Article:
There are some new models coming out soon, many of them cars. However, Moebius continues with the Batman figures, and the Riddler and the Pengiun should be out this year. Making a figure model in plastic is complicated. It's easier to do in resin or vinyl, but not everyone builds those kinds of kits, so it's a Catch 22 for model companies. I build models from any medium, so it doesn't matter to me, but making a hard plastic kit with hardly any seams is not easy. I'm glad Moebius Models has the patience - I don't think I would. I believe the Batgirl figure may be a vinyl kit though, and that's fine. I'm all for that.

Speaking of figure models, I used to have them on one page, but decided to break them up into Plastic Figure Models, and then a new page for Resin & Vinyl Figure Models. This way a guest to the site can choose the type kits they want to see.

I did finish my Polar Lights Star Trek Enterprise model. It was a great kit, and it's an amazing size. Well worth every penny and then some. It wasn't hard to build either. If you're on the fence about getting one, now is the time. You won't regret it. I'm looking forward to the AMT F104 Lightning for the Star Trek episode "Tomorrow is Yesterday". That was a fair episode. Light hearted. I think it's a creative way to get the old F104 AMT tool out and a clever way to tie it in with the show. It should be a fun kit to build just for nostalgic reasons. Works for me anyhow.

Keep on modeling. I'm working on an idea to post this weekend, so stay tuned!

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polar lights enterprise

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Resin Figure Models of Classic Mythology

While resin figures are nothing new, the material and technology has come a long way over the last couple of decades. In the 1990s when resin figures really took off, the market was quite heavy with figure kits. Companies like Aurora, who did a lot of figures in plastic, was gone. There was a big hole to fill for model builders who wanted to build and paint larger figure models.

Back then, magazines like Kit Builder and Amazing Figure Model had filled a niche market, and were eager to share the possibilities with figure models. While some plastic models have been reissued, and even some new ones came to the hobby shelves, the resin market is still quite large and full of fans. The figures are made in low quantities, low production runs, and you won't find them in hobby stores. Most of them have to be ordered online. Some kits from the 1990s can bring big dollars because they are so rare. Most kits tend to lean towards Pinups, Horror, and Science Fiction themed subjects. Military figures still make up a larger portion too. But the kits can still be hard to come across. It takes a special kind of modeler who can assemble a vinyl or resin figure model, and then has the talent to paint the model to make it life like. I envy those builders. I wish I had that kind of talent.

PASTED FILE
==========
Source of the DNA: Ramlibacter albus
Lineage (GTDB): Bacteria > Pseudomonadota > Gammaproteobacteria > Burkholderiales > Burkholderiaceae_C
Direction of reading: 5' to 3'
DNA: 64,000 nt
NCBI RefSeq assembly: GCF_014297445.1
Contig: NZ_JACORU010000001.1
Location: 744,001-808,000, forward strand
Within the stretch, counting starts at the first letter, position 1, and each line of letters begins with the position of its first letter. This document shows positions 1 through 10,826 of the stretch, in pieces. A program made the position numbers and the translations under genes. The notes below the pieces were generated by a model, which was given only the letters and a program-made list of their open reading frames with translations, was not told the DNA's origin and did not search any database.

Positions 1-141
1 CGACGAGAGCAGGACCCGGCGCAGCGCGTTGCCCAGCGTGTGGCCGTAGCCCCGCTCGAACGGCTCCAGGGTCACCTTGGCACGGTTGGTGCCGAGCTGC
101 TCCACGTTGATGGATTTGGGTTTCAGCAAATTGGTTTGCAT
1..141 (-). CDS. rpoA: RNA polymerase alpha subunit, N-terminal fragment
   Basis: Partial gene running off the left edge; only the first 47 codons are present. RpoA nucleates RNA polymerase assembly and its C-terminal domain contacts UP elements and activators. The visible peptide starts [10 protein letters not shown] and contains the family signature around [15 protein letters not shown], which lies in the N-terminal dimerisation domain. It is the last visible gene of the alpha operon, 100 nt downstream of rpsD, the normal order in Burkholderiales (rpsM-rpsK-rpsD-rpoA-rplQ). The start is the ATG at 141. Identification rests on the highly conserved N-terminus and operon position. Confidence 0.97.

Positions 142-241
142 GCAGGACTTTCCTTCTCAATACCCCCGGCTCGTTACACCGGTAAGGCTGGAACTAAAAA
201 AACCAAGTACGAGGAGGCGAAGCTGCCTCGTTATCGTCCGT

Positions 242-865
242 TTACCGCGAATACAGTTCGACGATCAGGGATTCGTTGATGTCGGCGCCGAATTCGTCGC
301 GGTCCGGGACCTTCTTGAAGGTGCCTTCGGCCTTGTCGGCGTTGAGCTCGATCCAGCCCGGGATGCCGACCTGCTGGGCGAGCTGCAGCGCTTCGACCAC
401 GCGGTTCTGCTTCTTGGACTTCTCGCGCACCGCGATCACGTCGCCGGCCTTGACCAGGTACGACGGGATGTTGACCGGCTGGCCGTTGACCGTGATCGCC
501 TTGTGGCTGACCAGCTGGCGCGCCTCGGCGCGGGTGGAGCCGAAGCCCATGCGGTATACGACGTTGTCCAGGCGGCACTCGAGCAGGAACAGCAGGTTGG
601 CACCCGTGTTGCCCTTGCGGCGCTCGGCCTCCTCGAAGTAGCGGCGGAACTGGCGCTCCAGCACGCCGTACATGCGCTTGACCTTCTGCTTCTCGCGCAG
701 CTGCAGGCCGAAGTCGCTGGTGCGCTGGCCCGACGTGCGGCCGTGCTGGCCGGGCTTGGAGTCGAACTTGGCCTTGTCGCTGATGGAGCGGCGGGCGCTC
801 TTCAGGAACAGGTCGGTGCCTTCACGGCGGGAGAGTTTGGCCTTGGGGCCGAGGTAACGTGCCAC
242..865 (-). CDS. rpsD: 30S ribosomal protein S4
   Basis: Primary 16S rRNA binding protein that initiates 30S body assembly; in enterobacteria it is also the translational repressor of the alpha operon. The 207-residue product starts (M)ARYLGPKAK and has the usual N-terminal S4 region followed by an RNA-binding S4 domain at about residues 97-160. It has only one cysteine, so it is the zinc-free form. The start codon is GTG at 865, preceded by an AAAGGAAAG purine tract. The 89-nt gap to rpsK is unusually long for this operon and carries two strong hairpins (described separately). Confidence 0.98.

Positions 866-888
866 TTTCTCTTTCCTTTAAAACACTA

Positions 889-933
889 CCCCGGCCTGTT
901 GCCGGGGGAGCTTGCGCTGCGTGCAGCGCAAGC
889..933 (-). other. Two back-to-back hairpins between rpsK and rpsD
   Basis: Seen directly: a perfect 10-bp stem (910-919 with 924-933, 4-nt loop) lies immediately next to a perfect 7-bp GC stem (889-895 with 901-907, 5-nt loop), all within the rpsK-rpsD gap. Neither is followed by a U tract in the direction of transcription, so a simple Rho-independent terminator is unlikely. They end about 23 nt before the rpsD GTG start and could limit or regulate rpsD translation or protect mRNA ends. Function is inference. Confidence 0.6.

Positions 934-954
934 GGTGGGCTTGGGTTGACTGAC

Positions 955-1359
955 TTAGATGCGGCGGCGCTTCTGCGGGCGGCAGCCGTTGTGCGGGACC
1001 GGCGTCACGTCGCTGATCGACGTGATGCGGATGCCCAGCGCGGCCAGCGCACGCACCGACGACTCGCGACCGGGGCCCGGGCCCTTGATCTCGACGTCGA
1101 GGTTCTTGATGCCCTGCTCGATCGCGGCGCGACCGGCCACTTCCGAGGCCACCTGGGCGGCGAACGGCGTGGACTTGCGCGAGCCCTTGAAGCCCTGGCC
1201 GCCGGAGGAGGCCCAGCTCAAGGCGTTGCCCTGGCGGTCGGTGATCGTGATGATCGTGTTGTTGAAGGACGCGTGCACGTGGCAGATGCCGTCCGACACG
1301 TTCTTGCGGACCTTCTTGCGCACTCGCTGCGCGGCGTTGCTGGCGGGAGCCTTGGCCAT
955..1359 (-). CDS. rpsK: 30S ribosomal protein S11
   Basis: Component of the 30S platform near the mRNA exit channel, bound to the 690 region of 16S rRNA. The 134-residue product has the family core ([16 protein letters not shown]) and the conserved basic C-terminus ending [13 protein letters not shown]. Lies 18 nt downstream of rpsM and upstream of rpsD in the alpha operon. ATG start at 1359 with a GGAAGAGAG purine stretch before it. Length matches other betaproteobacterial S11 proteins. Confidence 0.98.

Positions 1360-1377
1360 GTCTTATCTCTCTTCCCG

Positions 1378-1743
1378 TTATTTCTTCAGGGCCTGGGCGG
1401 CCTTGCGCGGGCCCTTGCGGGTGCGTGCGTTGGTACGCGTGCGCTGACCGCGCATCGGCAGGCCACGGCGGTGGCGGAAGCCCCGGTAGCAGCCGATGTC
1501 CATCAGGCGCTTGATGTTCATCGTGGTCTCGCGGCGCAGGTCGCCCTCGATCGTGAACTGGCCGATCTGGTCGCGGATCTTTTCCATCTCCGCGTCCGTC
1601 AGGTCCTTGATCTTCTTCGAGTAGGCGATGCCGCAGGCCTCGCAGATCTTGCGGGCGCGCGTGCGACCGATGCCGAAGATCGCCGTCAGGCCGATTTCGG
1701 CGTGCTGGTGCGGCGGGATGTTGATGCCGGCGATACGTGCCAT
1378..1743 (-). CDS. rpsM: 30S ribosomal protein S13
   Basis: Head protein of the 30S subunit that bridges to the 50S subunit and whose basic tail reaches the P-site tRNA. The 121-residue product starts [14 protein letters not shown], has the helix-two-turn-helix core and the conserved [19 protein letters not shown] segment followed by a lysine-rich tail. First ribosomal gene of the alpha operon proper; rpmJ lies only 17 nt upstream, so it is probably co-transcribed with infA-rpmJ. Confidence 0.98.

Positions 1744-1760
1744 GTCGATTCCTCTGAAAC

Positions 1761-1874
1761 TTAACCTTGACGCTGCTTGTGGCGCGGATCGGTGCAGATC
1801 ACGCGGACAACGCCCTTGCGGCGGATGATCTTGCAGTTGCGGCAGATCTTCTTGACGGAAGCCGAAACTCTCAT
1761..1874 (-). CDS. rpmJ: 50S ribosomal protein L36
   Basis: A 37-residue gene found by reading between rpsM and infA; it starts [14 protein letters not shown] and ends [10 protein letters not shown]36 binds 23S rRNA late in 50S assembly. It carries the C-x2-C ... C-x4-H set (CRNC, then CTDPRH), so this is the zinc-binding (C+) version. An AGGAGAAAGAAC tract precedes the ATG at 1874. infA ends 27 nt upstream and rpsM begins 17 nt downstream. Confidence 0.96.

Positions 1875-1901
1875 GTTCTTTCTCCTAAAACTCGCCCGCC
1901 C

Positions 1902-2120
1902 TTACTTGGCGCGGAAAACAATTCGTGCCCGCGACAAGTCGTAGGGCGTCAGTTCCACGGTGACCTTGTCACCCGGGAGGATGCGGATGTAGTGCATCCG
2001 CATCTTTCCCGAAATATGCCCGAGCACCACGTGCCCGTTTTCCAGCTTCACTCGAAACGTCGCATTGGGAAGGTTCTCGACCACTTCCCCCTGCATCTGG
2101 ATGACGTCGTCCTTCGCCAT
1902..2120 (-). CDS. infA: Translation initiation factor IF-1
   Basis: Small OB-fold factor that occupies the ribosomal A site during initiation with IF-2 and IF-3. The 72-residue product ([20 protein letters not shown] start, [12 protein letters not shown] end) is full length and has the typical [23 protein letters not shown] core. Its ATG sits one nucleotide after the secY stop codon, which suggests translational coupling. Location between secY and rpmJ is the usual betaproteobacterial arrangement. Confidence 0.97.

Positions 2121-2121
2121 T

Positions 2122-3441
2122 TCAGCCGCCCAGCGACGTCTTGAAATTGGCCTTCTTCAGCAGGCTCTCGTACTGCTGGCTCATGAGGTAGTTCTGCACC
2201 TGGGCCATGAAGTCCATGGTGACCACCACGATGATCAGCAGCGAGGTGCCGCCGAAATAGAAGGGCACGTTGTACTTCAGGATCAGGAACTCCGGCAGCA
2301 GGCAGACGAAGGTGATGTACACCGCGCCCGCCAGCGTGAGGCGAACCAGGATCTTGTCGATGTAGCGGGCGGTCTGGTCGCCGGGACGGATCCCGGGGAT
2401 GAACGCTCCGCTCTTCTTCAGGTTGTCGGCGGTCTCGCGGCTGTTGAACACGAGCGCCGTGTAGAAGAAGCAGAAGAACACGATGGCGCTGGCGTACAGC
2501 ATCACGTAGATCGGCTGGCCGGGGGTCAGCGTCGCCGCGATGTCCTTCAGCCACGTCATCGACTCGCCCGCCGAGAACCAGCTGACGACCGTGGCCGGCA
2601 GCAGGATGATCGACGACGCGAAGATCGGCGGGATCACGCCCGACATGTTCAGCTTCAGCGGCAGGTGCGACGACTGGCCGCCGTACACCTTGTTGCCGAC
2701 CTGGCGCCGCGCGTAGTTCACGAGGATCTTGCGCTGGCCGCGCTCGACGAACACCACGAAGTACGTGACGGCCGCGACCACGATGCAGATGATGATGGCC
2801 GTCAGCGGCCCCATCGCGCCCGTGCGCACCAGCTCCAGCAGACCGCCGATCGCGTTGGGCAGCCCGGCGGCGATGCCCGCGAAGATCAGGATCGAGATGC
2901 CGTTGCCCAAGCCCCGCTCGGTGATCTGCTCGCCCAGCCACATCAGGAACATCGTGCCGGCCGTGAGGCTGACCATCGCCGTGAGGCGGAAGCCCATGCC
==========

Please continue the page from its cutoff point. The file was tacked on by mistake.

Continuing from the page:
With modern resins, you get a very smooth surface and much better castings than ever before. Some new ones are classic "statues", which are molded in white. They are usually classic figures, such as from Roman Mythology. The typical gods, of Mars, Athena, Hercules, Zeus. You get the idea. Some reflect statues and artork, such as retro or art-deco styles. Some are fantasy figures, from women to goblins and elves. It's a wide open market.

Here are just a few of these great resin figures that can be painted:

resin figure statur models

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Below is one I have that I started on. This is Aphrodite. While the heights can vary, depending on the figure model, I have a typical spray can next to her so you can see just how large it is. I shot the figure with white primer, and then hand painted the skin tone with Vallejo paint. I haven't decided on how to paint the clothing yet. I also need to add shading and tones to her skin. As you can see, if you are a figure model, you have virtualy an empty pallet to make the figure really pop and stand out. This figure didn't need any assembly, so it's basically just a painters project. Though you could modify it (I was thinking of removing the doves, replacing them with bats, painting her red and making a COOP style she-devil out of her .... maybe next time).

The thing is, these resin statues can be quite the fun project. You may want to try a couple of them out. You'll probably be the only one at a model contest with such a model.

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aphrodite figure model classic

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IPMS, NNL, Scale Model Shows & Events

Ready to kick back today and enjoy some model shows?

I've got several here to give you some ideas about your next project. We've all built many models, and sometimes you can get in a slump about the next kit to add to your bench. Maybe some of these kits will spark something in your mind. Either way, they're fun to look at and see what others are building. Enjoy!

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gremlin gasser model car

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Revell Junior Snap Model Kits - A Real Bargain in a Box

Revell has come out with a new series of snap kits for youngsters. While snap kits are nothing new, I noticed the box said for ages 4+ and up. A model a 4-year old can build? I wanted to check this out a little closer and see what the model actually consisted of.